One Year After A Stolen Election, What’s Next For Belarus?

While falsified elections are nothing new in Belarus, Lukashenka’s bogus claim to victory in the August 2020 presidential poll sparked a pro-democracy movement unparalleled in the country’s history. Since then, hundreds of thousands have taken to the streets to demand free and fair elections, the release of political prisoners and justice for the victims of the regime’s brutality.

One year on, The Institute for the Study of Totalitarian Regimes, the Prague Civil Society Centre and the Vaclav Havel Library invited representatives of the Belarusian opposition to discuss the state of the pro-democracy movement in Belarus, and what supporters of a free Belarus can do from abroad.

The panel took place Thursday, November 11 at the Vaclav Havel Library, and was moderated by the Prague Civil Society Centre’s Executive Director Rostislav Valvoda and Deputy Director of the Institute for the Study of Totalitarian Regimes, Ondřej Matějka.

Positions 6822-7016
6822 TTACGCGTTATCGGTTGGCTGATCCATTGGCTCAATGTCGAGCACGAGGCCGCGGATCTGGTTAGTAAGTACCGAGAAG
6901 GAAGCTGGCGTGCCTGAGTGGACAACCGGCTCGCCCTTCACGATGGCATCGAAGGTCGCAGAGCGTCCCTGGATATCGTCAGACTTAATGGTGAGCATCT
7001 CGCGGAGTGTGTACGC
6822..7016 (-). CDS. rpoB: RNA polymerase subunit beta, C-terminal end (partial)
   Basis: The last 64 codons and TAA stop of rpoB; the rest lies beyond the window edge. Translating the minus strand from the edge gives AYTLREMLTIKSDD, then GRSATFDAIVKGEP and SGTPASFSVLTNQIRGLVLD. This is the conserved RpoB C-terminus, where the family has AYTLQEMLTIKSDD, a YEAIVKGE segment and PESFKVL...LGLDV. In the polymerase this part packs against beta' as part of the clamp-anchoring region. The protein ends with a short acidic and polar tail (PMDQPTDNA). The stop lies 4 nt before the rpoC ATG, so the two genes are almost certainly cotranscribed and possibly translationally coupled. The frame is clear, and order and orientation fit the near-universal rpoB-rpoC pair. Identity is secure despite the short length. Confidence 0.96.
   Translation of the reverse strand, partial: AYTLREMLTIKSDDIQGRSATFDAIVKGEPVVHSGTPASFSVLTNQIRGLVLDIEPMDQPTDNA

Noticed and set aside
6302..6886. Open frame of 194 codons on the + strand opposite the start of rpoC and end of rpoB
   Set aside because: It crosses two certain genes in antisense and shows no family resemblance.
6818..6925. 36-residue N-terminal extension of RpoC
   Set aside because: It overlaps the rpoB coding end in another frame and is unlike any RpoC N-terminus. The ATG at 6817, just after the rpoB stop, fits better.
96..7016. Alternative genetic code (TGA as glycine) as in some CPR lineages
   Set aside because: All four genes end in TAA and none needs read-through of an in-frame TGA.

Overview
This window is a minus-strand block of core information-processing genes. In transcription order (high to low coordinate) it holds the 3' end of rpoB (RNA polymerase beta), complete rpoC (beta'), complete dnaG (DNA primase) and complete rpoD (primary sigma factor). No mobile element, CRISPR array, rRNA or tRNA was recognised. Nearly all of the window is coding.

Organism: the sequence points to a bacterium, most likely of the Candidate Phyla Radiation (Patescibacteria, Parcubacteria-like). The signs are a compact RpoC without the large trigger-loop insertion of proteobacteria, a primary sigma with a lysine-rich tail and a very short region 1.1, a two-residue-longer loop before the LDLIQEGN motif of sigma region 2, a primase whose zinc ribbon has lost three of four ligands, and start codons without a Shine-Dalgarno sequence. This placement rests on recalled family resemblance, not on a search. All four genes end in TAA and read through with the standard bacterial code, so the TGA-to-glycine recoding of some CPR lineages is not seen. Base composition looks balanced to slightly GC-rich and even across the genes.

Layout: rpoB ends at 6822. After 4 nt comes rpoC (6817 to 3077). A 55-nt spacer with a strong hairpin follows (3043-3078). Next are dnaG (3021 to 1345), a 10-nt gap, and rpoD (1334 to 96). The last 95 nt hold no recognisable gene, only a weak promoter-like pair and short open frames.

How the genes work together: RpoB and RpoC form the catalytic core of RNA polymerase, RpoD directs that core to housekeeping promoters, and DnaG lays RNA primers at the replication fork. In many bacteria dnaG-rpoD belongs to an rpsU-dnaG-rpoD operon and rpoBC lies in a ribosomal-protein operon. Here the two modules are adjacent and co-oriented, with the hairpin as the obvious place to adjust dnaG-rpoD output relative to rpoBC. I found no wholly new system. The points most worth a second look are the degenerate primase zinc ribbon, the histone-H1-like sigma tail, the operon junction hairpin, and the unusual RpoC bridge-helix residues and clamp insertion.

Guest Tatiana Khomich is the sister of jailed Belarusian pro-democracy activist Maria Kalesnikava, and also a representative of the Coordination Council headed by presidential candidate Sviatlana Tsikhanouskaya to facilitate a democratic transfer of power in Belarus. Khomich spoke about her sister’s treatment in prison and the immense pressure exerted on political prisoners in the country.

“The most important thing right now is to remind them they haven’t been forgotten, that people are thinking about them in Belarus and outside of the country”, Khomich said.  

Kryscina Šyjanok represented the Belarusian diaspora in the Czech Republic, explaining that the diaspora community was energised by the events inside their home country in 2020, with many people becoming more actively involved the struggle to rid the country of dictatorship.

Franak Viacorka, Senior Advisor to Tsikhanouskaya, emphasised that new sources of energy are also key to sustaining the movement inside the country after months of arrests and operations aimed at liquidating independent media and civil society.

“Our most precious resources are energy, hope, and small successes”, said Viacorka. “This is how we will win—with strategic patience, consistency and allies”.

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